-2
$\begingroup$

There is a correspondence between $k$-isomorphic finite separable normal extensions of $k$, $char(k) = p > 0$, and abelian p-groups.

Put it formally, $$\forall \, G = Gal(\Bbb F/k), |G| < \infty, \, char(k) = p > 0, \, \exists \, P \text{ - abelian p-group}, \exists \, \beta \text{ - bijection}: \beta(G) = P$$ up to $k$-isomorphism, and vise versa.

How to clearly define such a bijection (i.e. how to prove this)?

Well, since galois extension can be defined as automorphisms that fixes field $k$, and since $k$ has characteristic $p$, we can consider Frobenius endomorphism $\mathrm f: q \mapsto q^p$, which can be connected with p-groups as we talk about finite extensions (i.e. finite groups). $k$ is fixed by $G$, hence so do $\mathrm f(k), \mathrm f(\mathrm f(k))$ and so on. But one can generate Galois extension by Frobenius automorphisms only in case of finite fields, so the way is not so trivial.

$\endgroup$
  • $\begingroup$ Why do you think this is true? $\endgroup$ – Eric Wofsey Dec 3 '17 at 21:27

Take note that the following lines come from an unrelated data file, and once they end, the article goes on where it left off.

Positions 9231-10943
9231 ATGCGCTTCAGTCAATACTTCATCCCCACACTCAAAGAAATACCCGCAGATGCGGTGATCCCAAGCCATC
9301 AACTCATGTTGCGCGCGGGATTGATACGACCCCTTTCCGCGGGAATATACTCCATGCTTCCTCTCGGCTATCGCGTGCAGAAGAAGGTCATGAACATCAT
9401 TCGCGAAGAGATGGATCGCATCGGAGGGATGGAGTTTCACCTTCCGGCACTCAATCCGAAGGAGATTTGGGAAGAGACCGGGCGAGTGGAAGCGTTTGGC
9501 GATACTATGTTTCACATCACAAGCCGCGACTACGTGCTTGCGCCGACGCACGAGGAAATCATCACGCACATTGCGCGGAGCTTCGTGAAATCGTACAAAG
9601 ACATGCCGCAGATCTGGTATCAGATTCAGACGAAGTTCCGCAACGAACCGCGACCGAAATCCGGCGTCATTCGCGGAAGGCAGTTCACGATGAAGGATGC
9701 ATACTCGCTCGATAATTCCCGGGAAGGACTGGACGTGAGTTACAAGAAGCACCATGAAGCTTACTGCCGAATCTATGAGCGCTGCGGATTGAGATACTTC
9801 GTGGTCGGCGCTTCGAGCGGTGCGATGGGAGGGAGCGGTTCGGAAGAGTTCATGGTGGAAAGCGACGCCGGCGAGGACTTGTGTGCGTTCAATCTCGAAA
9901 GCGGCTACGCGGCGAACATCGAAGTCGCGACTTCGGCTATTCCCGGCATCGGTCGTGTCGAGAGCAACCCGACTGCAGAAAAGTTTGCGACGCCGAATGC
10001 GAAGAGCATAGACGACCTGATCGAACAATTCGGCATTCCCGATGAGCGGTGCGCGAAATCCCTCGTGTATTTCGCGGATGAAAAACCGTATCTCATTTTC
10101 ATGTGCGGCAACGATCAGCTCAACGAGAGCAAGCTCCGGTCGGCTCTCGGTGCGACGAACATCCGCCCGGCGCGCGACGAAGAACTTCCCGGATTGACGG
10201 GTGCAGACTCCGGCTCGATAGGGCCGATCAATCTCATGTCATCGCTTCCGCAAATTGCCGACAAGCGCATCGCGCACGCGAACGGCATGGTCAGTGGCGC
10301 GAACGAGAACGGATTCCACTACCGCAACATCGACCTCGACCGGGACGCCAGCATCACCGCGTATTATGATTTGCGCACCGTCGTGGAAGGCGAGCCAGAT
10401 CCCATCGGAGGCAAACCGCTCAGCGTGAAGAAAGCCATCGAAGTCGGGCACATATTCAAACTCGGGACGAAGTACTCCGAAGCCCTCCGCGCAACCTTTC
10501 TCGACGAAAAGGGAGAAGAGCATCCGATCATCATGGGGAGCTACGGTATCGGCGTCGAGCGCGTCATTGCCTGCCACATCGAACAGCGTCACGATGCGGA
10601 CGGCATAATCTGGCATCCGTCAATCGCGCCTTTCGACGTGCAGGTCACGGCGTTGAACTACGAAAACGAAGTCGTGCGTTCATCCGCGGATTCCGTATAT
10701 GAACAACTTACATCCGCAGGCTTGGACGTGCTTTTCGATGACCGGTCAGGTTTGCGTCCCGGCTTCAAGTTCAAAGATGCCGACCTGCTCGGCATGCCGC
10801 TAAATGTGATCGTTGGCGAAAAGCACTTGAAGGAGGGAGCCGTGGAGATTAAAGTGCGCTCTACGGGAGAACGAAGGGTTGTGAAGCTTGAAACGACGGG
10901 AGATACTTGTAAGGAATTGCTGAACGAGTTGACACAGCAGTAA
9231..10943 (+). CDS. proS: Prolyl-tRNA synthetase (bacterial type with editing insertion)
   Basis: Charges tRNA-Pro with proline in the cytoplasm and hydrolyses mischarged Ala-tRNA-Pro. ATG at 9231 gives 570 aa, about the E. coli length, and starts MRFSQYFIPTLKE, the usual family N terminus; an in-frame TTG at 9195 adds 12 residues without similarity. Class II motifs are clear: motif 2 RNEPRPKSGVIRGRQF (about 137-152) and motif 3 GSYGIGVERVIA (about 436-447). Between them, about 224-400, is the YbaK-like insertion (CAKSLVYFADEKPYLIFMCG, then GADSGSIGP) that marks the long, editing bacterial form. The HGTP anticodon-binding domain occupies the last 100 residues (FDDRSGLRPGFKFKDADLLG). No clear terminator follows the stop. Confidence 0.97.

• $\begingroup$ @EricWofsey I do not think this is true, but I consider. If not, one need to give a counterexample. $\endgroup$ – Evgeny Dec 3 '17 at 21:29
  • 1
    $\begingroup$ Well it's strange to ask people how to prove something if you don't think it's true... $\endgroup$ – Eric Wofsey Dec 3 '17 at 21:36
  • $\begingroup$ Abelian $p$-extensions of a field $k$ of characteristic $p$ can be characterized using the theory of Witt vectors. This generalizes the Artin-Schreier description of cyclic extensions of degree $p$. I recommend chapter 8 of Jacobson's Basic Algebra II for an account of this theory. $\endgroup$ – Jyrki Lahtonen Dec 5 '17 at 10:43
  • 1
    $\begingroup$ Of course, should it happen that the Galois group is elementary $p$-abelian, then $\Bbb{F}$ is a composition of cyclic extensions $\Bbb{F}=\prod_{i=1}^n K_i$, where $K_i$ is gotten as the splitting field of $x^p-x-a_i$ over $k$. $\endgroup$ – Jyrki Lahtonen Dec 5 '17 at 10:46
2
$\begingroup$

It's not entirely clear what precise statement you are asking to be true (what you have written does not make sense if taken literally), but any reasonable interpretation is false and I don't know why you would think it is true. For instance, if $k$ is algebraically closed, then there is only one finite extension of $k$. Or if $k$ is uncountable, there could be uncountably many non-isomorphic finite Galois extensions, whereas there are only countably many finite abelian $p$-groups.

$\endgroup$

Your Answer

By clicking “Post Your Answer”, you agree to our terms of service, privacy policy and cookie policy

Not the answer you're looking for? Browse other questions tagged or ask your own question.